Since early 2016, the trend in credit-sensitive securities has been predominantly higher as yield spreads compress and risk behavior leans on the bullish side. Income-focused investors have poured billions of dollars into exchange-traded funds that track these markets, led by the iShares iBoxx $ High Yield Corporate Bond ETF (HYG) and SPDR High Yield Corporate Bond ETF (JNK). Both funds have been cherished for their above-average income streams and historically low volatility in relation to the basket of riskier debt that underpins their portfolios.
More recently, HYG and JNK have exhibited several sharp down days despite the relative calm buoying the global equity markets. This divergence has many bond investors worried about the future growth prospects of high yield debt and whether they should shield their gains from a potential correction in risk assets.
For some, the obvious choice will be to sell and move to cash in the expectation of watching a correction unfold from the sidelines. That strategy may be prohibitive for those who rely on a certain degree of income or who desire a fully invested portfolio strategy. Furthermore, the risk of selling out of the market completely is that these bonds quickly shoot higher after a short bout of volatility and you miss out on further upside.
ETF providers have tailored several defensive options for the high yield markets depending on your risk tolerance and market outlook. One popular strategy is to shorten the overall duration of your holdings to reduce their sensitivity to interest rates. The iShares 0-5 Year High Yield Corporate Bond ETF (SHYG) and PIMCO 0-5 Year High Yield Corporate Bond ETF (HYS) are two examples of this group.
Both funds carry an effective duration of approximately 2 years versus the 3.7-year duration of HYG. They currently offer 30-day SEC yields in the 4.6-4.8% range, which is still attractive given their penchant for less volatility than traditional intermediate-term indexes.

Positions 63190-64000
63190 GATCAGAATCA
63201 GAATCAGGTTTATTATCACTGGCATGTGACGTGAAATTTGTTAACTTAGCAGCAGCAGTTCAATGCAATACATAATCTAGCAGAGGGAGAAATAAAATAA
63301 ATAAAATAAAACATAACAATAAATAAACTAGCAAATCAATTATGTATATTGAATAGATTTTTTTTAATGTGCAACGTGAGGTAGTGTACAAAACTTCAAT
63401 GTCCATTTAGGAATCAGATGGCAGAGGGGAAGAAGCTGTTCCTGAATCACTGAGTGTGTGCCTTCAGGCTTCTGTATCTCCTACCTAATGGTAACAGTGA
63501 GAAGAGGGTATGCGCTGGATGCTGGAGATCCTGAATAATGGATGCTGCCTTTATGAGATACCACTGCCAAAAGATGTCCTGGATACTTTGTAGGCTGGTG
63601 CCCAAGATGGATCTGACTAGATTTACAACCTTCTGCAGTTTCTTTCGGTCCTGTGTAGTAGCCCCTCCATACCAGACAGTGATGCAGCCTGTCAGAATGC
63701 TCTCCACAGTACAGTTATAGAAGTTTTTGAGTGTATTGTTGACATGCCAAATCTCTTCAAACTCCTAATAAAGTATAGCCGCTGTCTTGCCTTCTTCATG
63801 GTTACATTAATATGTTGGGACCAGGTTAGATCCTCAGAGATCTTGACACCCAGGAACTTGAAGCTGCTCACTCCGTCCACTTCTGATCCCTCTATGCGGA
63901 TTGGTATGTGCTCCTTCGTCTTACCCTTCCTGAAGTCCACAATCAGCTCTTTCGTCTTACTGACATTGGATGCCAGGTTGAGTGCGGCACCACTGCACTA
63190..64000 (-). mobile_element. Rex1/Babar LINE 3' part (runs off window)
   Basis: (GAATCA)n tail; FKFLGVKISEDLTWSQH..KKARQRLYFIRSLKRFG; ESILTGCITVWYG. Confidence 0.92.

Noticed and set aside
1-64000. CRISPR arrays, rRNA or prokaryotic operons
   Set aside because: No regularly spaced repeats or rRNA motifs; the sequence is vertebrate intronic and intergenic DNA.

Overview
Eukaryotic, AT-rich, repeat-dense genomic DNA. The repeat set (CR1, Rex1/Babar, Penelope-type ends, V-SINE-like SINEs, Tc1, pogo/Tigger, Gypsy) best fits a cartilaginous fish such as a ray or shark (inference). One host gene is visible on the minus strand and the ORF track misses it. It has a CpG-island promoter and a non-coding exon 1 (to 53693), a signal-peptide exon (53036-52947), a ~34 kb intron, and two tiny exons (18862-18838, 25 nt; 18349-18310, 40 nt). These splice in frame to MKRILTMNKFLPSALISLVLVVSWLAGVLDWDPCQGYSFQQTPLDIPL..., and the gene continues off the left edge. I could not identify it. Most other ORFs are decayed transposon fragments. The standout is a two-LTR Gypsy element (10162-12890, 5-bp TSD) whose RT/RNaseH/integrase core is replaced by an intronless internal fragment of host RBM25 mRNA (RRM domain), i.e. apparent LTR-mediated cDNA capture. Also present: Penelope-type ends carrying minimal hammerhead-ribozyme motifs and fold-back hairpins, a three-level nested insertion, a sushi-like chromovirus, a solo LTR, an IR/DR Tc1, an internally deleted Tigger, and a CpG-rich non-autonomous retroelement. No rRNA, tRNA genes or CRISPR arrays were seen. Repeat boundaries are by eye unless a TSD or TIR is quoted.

Another plausible option for those concerned about the impact of rising rates is the iShares Interest Rate Hedged High Yield Bond ETF (HYGH) or ProShares High Yield Interest Rate Hedged ETF (HYHG). It’s easy to get those ticker symbols mixed up, so be careful with your typing. Both funds take a unique approach by owning a broad universe of high yield debt paired with short positions in Treasury futures.
The goal is to net out the effective duration of the fund to nearly zero, while still retaining the monthly income stream that investors desire. Of course, these types of funds would still be susceptible to a pronounced shock in the credit markets and would likely underperform if interest rates were to move sharply lower.
Lastly, there is a relatively new alternative to consider in the defensive arena. BlackRock recently launched the iShares Edge High Yield Defensive Bond ETF (HYDB) as a smart beta style index fund with intriguing potential. This ETF seeks to mitigate risk by employing fundamental screening criteria for quality and value characteristics.
Put simply, HYDB seeks to avoid overpriced and higher risk securities by screening out those companies more susceptible to default. It also weights the selected holdings towards bonds with attractive default-adjusted spreads rather than simple market capitalization weightings. This strategy may not necessarily act as a direct hedge like its peers, but may have the potential to moderate price swings over long time frames.
The Bottom Line
One of the most important axioms for income investors to embrace is that high yield equals high risk. Every incremental step up in dividends is going to come with an associated higher risk of principal. This philosophy should be the framework behind the varying dynamics of defensive ETFs and evaluating how cyclical market forces will impact their returns.